FarmPolicy

September 22, 2017

Kansas City Fed Report: “U.S. Farm Economy Slumps into the Fourth Quarter”

Nathan Kauffman indicated in a column posted yesterday at the Federal Reserve Bank of Kansas City Online (“U.S. Farm Economy Slumps into the Fourth Quarter“) that, “In August, expectations for 2016 farm income were revised up modestly from the February forecast, but income was still expected to decline notably from a year ago. The U.S. Department of Agriculture’s August revision can be interpreted as both positive and negative for the farm sector. On the positive side, farm income expectations for 2015 and 2016 were revised up by 43 percent and 31 percent, respectively (Chart 1). On the negative side, however, the expected decline in farm income from 2015 to 2016 widened from 3 percent earlier in the year to 11 percent in the most recent report. Essentially, farm income was higher than initially forecasted, but the deterioration from a year ago is now believed to be sharper than expected.”

Dr. Kauffman stated that, “The improvement in farm income expectations was largely due to downward revisions in production costs for the farm sector as revenue expectations continued to weaken.”

The Fed report added that, “Although U.S. farm income expectations were revised up in August, profit margins for many producers of major U.S. agricultural commodities weakened significantly in the third quarter. In the crop sector, the range of average monthly prices throughout 2016 has left very few opportunities for producers to sell at a profit (Charts 4a, 4b, 4c4d). Since 2013, profit margins have dropped precipitously for corn, soybeans, wheat, and cotton, and both wheat and corn prices were hovering at or near 10-year lows in September.”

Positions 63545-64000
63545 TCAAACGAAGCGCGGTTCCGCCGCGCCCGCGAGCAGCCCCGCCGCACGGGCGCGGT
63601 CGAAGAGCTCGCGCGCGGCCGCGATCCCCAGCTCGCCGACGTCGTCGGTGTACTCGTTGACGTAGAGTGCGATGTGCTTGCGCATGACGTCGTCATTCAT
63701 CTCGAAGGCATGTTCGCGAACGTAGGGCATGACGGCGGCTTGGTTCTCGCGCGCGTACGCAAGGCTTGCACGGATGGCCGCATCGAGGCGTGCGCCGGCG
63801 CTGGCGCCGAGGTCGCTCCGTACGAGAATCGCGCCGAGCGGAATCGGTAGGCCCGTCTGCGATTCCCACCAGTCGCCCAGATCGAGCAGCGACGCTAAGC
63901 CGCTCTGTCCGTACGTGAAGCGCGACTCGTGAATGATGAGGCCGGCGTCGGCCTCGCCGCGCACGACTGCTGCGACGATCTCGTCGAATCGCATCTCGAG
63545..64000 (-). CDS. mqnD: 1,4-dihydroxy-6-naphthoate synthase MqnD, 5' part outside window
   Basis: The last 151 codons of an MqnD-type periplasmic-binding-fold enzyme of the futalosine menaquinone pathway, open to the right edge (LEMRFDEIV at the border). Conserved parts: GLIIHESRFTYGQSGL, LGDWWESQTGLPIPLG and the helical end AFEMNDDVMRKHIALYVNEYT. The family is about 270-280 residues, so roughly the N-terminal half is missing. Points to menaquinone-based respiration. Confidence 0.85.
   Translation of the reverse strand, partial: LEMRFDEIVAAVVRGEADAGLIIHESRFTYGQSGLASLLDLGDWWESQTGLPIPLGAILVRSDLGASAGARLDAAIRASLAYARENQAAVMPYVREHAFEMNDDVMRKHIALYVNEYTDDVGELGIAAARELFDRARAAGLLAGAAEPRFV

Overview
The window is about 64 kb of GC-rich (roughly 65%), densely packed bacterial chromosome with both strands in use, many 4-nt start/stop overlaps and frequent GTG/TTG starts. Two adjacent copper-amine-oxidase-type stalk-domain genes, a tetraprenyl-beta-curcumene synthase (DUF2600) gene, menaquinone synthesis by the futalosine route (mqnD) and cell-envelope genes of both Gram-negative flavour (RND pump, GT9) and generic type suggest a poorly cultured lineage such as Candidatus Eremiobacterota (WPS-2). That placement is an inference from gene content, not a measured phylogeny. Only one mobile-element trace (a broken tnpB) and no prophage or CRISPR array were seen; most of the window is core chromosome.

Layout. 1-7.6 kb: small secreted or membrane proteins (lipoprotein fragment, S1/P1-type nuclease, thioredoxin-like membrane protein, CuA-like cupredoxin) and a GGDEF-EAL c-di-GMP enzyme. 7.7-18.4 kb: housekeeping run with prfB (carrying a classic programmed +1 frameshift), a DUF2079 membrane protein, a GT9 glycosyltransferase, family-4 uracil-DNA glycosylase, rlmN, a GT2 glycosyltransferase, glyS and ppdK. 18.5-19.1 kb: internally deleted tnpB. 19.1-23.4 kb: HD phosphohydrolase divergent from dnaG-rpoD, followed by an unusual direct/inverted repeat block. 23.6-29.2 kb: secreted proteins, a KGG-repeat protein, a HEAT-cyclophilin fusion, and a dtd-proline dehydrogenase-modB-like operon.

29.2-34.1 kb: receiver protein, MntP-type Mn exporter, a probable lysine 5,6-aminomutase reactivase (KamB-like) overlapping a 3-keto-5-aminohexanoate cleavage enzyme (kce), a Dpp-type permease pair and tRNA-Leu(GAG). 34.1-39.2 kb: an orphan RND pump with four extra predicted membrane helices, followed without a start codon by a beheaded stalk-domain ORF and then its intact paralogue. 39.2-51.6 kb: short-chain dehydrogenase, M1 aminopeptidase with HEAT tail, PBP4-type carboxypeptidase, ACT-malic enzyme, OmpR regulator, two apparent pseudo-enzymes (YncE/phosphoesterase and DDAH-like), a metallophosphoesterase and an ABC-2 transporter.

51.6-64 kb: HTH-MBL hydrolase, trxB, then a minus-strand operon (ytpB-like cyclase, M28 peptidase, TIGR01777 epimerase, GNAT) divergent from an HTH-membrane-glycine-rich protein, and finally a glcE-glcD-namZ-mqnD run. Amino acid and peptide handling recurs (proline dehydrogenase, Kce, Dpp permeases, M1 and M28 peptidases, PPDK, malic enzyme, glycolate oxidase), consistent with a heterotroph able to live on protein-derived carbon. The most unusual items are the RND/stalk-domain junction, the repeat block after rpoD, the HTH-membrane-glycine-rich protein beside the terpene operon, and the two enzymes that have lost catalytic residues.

Yesterday’s report also pointed out that, “The downturn in the agricultural economy has continued to affect credit conditions in the sector. From 2010 to 2014, borrowers had few problems repaying loans. Since 2014, though, bankers in the Tenth Federal Reserve District have consistently reported an increase in the severity of loan repayment problems (Chart 6). As of the second quarter of this year, Tenth District bankers indicated that more than 7 percent of their agricultural loans were experiencing either ‘major’ or ‘severe’ repayment problems, an increase from just 4 percent in 2015.”

And yesterday’s report also noted that, “Bankers in the Kansas City Fed District also continued to point to spillover effects from the softening farm economy to Main Street business activity.”

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